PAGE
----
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India

Eastern Indian state amends law to usurp tribal lands

Bill passed to remove an earlier blanket ban on state or individuals acquiring tribal land in Jharkhand

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Eastern Indian state amends law to usurp tribal lands

Indian tribal artists from eastern Jharkhand state prepare for their performance at the National Tribal Festival in New Delhi on Feb. 17, 2015. The state government now wants to enact a law allowing tribal lands to be used for industries and mining. (Photo by AFP) 

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Church people in India have deplored Jharkhand state amending a law allowing the acquisition of tribal lands for industries and mining, ignoring widespread protest from tribal people against the move.

The eastern Indian state government run by Hindu nationalist Bharatiya Janata Party (BJP) passed the amendment Nov. 23. The amendment removes an earlier blanket ban imposed by law on either the state or individuals acquiring tribal land.

The ban aimed at protecting the land of uneducated and poverty stricken tribal people, who might sell of their land — the only source of their income — at throw away prices and become destitute. However, the amendment now enables anyone to buy tribal lands for industrial and mining purposes.

The bill was passed amid vociferous opposition in the 82-seat state legislative assembly, where the BJP and its allies have 43 seats. The state, created in 2000 purportedly to advance tribal welfare, has some 33 million people, some 26 percent of them belonging to indigenous communities.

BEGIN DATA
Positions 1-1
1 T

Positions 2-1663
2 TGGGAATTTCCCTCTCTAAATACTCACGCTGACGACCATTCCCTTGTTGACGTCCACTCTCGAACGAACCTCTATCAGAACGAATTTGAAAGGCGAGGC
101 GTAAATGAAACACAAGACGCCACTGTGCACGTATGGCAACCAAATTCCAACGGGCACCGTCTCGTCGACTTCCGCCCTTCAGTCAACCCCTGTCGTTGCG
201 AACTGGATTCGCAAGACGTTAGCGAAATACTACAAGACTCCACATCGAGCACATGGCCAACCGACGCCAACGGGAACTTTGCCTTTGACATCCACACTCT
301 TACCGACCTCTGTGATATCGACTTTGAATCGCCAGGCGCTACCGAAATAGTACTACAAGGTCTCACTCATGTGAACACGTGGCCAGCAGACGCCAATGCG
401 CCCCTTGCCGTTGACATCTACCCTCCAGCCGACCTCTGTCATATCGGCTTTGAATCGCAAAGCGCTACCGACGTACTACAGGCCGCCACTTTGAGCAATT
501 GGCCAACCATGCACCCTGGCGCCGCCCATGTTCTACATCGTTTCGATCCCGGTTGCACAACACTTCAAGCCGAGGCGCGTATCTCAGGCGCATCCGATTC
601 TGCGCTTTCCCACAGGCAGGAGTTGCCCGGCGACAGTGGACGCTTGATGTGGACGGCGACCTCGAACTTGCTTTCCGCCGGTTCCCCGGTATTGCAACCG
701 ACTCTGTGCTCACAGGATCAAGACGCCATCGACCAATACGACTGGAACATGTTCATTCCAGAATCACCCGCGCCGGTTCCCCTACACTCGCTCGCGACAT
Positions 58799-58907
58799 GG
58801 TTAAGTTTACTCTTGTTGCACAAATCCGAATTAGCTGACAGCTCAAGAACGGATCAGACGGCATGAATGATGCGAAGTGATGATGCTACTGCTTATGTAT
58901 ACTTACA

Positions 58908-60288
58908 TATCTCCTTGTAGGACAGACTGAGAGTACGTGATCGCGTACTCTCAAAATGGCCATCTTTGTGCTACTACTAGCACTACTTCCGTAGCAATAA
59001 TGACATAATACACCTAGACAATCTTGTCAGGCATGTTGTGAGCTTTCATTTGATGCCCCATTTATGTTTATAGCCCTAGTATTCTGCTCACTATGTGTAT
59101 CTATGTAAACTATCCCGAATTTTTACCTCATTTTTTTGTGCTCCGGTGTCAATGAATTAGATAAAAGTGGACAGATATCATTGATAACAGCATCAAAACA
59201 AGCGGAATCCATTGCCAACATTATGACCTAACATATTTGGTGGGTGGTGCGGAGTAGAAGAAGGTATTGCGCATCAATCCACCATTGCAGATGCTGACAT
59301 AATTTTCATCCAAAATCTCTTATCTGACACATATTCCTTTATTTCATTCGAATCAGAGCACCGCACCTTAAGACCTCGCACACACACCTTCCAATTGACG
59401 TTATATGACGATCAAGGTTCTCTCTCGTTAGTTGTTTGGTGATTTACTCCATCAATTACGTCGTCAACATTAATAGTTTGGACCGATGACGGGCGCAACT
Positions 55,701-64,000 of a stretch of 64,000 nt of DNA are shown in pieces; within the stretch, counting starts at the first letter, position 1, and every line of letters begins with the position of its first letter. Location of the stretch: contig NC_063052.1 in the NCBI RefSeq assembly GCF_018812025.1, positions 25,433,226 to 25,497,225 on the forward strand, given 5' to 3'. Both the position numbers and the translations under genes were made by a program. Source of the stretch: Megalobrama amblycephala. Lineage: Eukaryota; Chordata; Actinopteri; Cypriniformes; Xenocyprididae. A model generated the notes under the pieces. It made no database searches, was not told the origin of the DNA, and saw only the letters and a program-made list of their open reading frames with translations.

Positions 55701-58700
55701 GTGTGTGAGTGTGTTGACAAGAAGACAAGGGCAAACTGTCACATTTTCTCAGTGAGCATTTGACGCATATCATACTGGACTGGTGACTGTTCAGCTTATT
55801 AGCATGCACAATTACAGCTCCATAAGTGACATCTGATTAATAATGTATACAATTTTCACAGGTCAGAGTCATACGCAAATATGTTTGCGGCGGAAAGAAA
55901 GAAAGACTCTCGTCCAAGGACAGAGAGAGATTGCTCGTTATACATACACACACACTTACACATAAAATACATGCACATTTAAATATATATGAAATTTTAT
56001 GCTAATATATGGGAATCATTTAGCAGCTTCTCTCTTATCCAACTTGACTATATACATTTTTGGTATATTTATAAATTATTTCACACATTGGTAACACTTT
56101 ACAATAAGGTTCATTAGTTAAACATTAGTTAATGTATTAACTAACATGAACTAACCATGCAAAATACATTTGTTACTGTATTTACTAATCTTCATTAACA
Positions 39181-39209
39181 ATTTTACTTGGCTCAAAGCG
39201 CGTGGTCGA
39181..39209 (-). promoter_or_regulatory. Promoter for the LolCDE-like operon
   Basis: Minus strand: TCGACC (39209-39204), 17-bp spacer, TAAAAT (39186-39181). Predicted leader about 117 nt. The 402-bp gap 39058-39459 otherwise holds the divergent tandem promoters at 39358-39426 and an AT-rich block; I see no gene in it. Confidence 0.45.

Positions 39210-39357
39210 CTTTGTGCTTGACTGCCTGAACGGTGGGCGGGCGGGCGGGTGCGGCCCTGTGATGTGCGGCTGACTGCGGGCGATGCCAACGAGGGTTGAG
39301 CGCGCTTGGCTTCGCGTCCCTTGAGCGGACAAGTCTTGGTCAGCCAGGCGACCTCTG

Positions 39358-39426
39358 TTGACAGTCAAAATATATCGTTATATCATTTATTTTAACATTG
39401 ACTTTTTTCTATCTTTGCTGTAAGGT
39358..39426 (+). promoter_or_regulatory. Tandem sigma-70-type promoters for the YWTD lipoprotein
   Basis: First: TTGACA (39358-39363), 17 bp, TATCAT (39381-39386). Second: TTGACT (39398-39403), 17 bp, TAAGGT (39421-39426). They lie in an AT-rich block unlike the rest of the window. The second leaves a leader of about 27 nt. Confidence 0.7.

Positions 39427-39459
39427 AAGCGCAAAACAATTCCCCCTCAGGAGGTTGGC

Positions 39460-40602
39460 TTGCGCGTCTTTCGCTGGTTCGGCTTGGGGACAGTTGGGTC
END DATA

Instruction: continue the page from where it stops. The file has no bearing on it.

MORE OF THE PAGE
The amendment "will hurt the poor tribal people in the state and their existence itself will come under jeopardy," said Auxiliary Bishop Telesphore Bilung of Ranchi, based in the state capital.

Opponents of the bill say the move will help transnational corporations take over vast areas of tribal lands, resulting in large scale displacement and migration of tribal people, seriously affecting their community life and existence.

Bishop Bilung, himself a tribal, said most tribal people live in the villages and depend solely on farming and forest produce for existence. "The amendment has put their life into serious danger," he said.

The church will oppose "this move that makes land open to anyone to sell and buy tribal lands," the bishop told ucanews.com as Christians joined hundreds of people for a Nov. 25 protest demonstration across the state.

About 1.5 million people in the state are Christians, at least half of them Catholics, and vast majority of them tribal people.

State chief Minister Raghubar Das told the state assembly that the amendment was in the interest of the state and the people. "The poor and the indigenous people are going to benefit the most from it," he said, arguing that industries and mines will bring more employment and financial benefits to the people.

Earlier, the church and other social forums working for indigenous communities held several protest meetings against the move. However, Das blamed the Christian community for inflaming the protest and said those behind it are people who want to convert the poor.

The opposition Jharkhand Mukti Morcha has also presented a memorandum to the state governor Draupadi Murmu urging her not give her consent to the amendment, which is necessary for it become law.

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